- Contains effective cost-control strategies;
- Is financed through general taxes in place of individual insurance premiums (national health insurance plan);
- Permits consumers to purchase services or insurance coverage beyond the basic level; and
- Ensures that services are equitably distributed.
- The League recognizes that the equitable allocation of resources may become problematic. The League recommends strategies such as allocating medical resources to underserved areas, training health care professionals in needed fields of care, standardizing basic levels of service, using community rating instead of experience rating and establishing insurance pools for businesses and organizations.
- The League believes that the ability of a patient to pay for services should not be a consideration in the allocation of medical services. In the event it becomes impossible to provide full services for all patients, the limited resources should be allocated based on the following criteria considered together:
- The urgency of the medical condition,
- The life expectancy of the patient,
- The expected outcome of the treatment,
- The cost of the procedure,
- The duration of care,
- The quality of life of the patient after treatment, and
- The wishes of the patient and family.
The League believes that in order to accomplish appropriate reform and implement a comprehensive health care system, the process must assure opportunities for citizen participation, and be open, accountable, representative and responsive at every level.
Think Before You Ink!
Carefully consider initiative petitions before you sign.
The League of Women Voters of Oregon is encouraging its members and the public to be alert during the circulation of initiative petitions. Your signature is valuable, more valuable than your vote, considering that far fewer signatures are required to qualify a petition for the ballot than votes to pass it on the ballot. Only sign an initiative petition that you believe belongs on the ballot.
Here are the things to consider before deciding to sign any initiative petitions:
- Is it complex? Some issues can be decided by a simple yes or no vote. Complex issues may need to be thoroughly examined in a legislative arena.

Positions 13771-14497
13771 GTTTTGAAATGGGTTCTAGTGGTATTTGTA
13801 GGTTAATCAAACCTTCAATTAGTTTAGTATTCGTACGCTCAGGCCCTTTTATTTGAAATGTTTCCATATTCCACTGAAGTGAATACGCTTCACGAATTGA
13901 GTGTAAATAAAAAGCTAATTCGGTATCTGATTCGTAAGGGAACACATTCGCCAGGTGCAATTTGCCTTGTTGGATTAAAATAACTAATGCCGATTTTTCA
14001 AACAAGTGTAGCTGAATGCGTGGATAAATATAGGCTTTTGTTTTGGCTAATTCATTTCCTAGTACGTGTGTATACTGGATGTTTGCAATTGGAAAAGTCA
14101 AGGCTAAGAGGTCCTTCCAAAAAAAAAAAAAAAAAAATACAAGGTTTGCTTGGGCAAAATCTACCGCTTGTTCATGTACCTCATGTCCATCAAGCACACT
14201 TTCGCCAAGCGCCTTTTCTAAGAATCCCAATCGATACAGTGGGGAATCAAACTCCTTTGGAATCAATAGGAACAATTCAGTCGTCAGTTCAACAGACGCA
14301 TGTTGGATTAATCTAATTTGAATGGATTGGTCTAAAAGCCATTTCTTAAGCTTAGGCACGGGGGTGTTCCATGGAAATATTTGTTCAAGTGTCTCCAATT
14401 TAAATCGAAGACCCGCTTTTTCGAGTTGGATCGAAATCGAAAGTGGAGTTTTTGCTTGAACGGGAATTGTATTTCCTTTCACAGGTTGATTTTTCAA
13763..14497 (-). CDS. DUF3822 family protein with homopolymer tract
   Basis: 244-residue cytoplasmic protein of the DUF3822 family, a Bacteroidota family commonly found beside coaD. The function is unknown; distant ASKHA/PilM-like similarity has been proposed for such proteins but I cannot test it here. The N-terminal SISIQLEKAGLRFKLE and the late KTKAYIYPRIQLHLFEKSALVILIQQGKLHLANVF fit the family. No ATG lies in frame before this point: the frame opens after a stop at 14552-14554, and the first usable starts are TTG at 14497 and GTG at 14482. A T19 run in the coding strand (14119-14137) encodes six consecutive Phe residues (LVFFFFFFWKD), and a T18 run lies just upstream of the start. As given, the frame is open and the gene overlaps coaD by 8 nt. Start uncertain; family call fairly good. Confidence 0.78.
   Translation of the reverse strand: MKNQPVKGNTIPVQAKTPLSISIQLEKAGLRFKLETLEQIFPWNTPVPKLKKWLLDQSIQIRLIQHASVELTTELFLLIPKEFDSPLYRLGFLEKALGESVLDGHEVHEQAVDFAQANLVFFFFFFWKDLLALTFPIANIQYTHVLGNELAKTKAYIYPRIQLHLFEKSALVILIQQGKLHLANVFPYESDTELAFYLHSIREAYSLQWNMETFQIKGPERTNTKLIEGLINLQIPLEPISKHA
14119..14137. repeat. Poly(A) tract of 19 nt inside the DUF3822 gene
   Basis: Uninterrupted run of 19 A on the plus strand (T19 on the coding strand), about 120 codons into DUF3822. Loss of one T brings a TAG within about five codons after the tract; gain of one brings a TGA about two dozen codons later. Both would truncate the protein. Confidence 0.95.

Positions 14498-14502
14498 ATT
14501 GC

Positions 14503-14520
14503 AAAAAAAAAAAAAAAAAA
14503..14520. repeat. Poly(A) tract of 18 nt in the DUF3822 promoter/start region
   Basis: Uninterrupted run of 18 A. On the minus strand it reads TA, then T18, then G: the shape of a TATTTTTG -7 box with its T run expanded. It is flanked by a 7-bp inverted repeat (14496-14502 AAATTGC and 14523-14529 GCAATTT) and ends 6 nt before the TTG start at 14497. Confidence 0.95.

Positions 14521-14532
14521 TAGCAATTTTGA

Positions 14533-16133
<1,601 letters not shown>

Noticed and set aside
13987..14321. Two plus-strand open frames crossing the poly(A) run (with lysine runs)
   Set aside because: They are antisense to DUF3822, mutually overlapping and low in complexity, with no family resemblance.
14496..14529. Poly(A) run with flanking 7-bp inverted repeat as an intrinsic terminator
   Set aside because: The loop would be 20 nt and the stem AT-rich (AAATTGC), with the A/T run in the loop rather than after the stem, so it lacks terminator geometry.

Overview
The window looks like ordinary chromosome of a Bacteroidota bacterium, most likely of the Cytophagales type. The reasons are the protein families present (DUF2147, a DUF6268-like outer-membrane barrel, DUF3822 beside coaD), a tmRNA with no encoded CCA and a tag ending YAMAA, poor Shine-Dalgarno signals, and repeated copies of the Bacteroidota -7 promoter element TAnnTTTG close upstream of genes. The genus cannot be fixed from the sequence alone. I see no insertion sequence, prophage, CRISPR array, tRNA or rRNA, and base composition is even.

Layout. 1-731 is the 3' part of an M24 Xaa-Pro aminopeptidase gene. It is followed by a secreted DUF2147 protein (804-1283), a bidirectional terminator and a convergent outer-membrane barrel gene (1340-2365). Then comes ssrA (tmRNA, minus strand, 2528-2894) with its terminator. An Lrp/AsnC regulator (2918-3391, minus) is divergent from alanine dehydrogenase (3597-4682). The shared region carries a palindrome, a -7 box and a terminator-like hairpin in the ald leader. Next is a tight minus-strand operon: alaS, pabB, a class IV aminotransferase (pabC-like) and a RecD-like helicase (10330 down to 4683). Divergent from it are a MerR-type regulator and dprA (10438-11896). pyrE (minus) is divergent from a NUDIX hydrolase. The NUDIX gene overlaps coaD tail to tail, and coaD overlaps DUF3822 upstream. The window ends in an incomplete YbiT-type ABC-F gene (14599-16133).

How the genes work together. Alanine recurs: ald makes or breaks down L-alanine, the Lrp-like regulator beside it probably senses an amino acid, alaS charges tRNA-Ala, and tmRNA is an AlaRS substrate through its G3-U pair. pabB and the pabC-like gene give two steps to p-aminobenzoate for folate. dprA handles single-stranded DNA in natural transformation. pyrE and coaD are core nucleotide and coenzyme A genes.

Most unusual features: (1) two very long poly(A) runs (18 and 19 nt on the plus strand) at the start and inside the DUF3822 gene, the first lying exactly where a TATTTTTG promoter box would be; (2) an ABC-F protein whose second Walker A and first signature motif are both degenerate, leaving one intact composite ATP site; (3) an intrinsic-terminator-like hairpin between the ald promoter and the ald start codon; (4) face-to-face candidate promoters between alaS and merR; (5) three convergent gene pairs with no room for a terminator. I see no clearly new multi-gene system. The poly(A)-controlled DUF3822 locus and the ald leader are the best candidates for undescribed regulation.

- Is it confusing? Some initiatives are not well written or contain conflicts that may require court resolution or interpretation.
- Does it belong in the Constitution? If an initiative amends the Constitution, consider whether it really belongs there. Is it a fundamental law that should be protected from change? Correcting a constitutional amendment later would also require amending the Constitution, is cumbersome and costly, and requires another vote of the people.
- How will it be funded? Is it an “unfunded mandate” that would require the Legislature to take funds from other essential programs? Consider the effect on the overall flexibility of a government budget with already limited revenue. An initiative should generally create its own revenue source, and not earmark, restrict, or obligate a specific percentage of the General Fund revenues.
- Who is behind it? You can find out who are the real sponsors and opponents of a petition. Contribution and expenditure reports are available through the Election Division at 503-986-1518 and are also online in ORESTAR at http://www.sos.state.or.us/elections/.
- Before you sign, ask to see identification of a signature gatherer. Paid signature gathers are required to carry a picture ID issued by the Secretary of State. Although the law does not require a paid petitioner to wear or show the ID when a voter asks, if they do not, then a voter can reasonably refuse to sign a petition. Numerous instances of fraud have occurred that could have been avoided by insisting on seeing identification. And if a case of fraud is found, you will have information that could assist authorities.
The League of Women Voters urges you to consider all the facts and
“Think Before You Ink.”
For more information about taking action, please email firstname.lastname@example.org.